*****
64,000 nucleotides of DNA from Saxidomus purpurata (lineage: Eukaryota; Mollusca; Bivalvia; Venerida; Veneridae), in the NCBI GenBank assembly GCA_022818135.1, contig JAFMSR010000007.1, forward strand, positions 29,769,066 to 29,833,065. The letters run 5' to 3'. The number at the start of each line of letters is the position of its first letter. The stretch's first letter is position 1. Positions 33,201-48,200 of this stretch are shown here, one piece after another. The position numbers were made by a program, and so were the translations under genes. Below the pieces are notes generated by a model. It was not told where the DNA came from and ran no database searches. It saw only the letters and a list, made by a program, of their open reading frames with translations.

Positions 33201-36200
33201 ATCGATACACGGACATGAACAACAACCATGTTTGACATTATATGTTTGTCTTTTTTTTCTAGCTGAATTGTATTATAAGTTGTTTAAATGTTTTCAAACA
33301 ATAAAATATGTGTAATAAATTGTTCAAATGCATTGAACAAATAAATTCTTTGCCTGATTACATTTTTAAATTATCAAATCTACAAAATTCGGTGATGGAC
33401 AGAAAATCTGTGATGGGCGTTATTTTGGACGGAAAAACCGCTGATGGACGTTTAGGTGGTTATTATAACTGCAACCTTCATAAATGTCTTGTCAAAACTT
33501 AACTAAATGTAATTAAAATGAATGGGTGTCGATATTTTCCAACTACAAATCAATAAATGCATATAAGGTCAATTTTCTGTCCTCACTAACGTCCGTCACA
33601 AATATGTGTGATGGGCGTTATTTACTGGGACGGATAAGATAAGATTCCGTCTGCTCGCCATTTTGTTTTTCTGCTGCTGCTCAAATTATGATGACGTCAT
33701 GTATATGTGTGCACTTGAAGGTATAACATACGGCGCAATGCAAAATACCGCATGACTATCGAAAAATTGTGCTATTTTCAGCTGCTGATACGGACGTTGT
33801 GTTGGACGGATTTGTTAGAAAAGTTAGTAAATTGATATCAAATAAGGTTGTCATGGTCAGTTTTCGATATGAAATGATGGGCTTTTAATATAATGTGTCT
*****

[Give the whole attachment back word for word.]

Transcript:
64,000 nucleotides of DNA from Saxidomus purpurata (lineage: Eukaryota; Mollusca; Bivalvia; Venerida; Veneridae), in the NCBI GenBank assembly GCA_022818135.1, contig JAFMSR010000007.1, forward strand, positions 29,769,066 to 29,833,065. The letters run 5' to 3'. The number at the start of each line of letters is the position of its first letter. The stretch's first letter is position 1. Positions 33,201-48,200 of this stretch are shown here, one piece after another. The position numbers were made by a program, and so were the translations under genes. Below the pieces are notes generated by a model. It was not told where the DNA came from and ran no database searches. It saw only the letters and a list, made by a program, of their open reading frames with translations.

Positions 33201-36200
33201 ATCGATACACGGACATGAACAACAACCATGTTTGACATTATATGTTTGTCTTTTTTTTCTAGCTGAATTGTATTATAAGTTGTTTAAATGTTTTCAAACA
33301 ATAAAATATGTGTAATAAATTGTTCAAATGCATTGAACAAATAAATTCTTTGCCTGATTACATTTTTAAATTATCAAATCTACAAAATTCGGTGATGGAC
33401 AGAAAATCTGTGATGGGCGTTATTTTGGACGGAAAAACCGCTGATGGACGTTTAGGTGGTTATTATAACTGCAACCTTCATAAATGTCTTGTCAAAACTT
33501 AACTAAATGTAATTAAAATGAATGGGTGTCGATATTTTCCAACTACAAATCAATAAATGCATATAAGGTCAATTTTCTGTCCTCACTAACGTCCGTCACA
33601 AATATGTGTGATGGGCGTTATTTACTGGGACGGATAAGATAAGATTCCGTCTGCTCGCCATTTTGTTTTTCTGCTGCTGCTCAAATTATGATGACGTCAT
33701 GTATATGTGTGCACTTGAAGGTATAACATACGGCGCAATGCAAAATACCGCATGACTATCGAAAAATTGTGCTATTTTCAGCTGCTGATACGGACGTTGT
33801 GTTGGACGGATTTGTTAGAAAAGTTAGTAAATTGATATCAAATAAGGTTGTCATGGTCAGTTTTCGATATGAAATGATGGGCTTTTAATATAATGTGTCT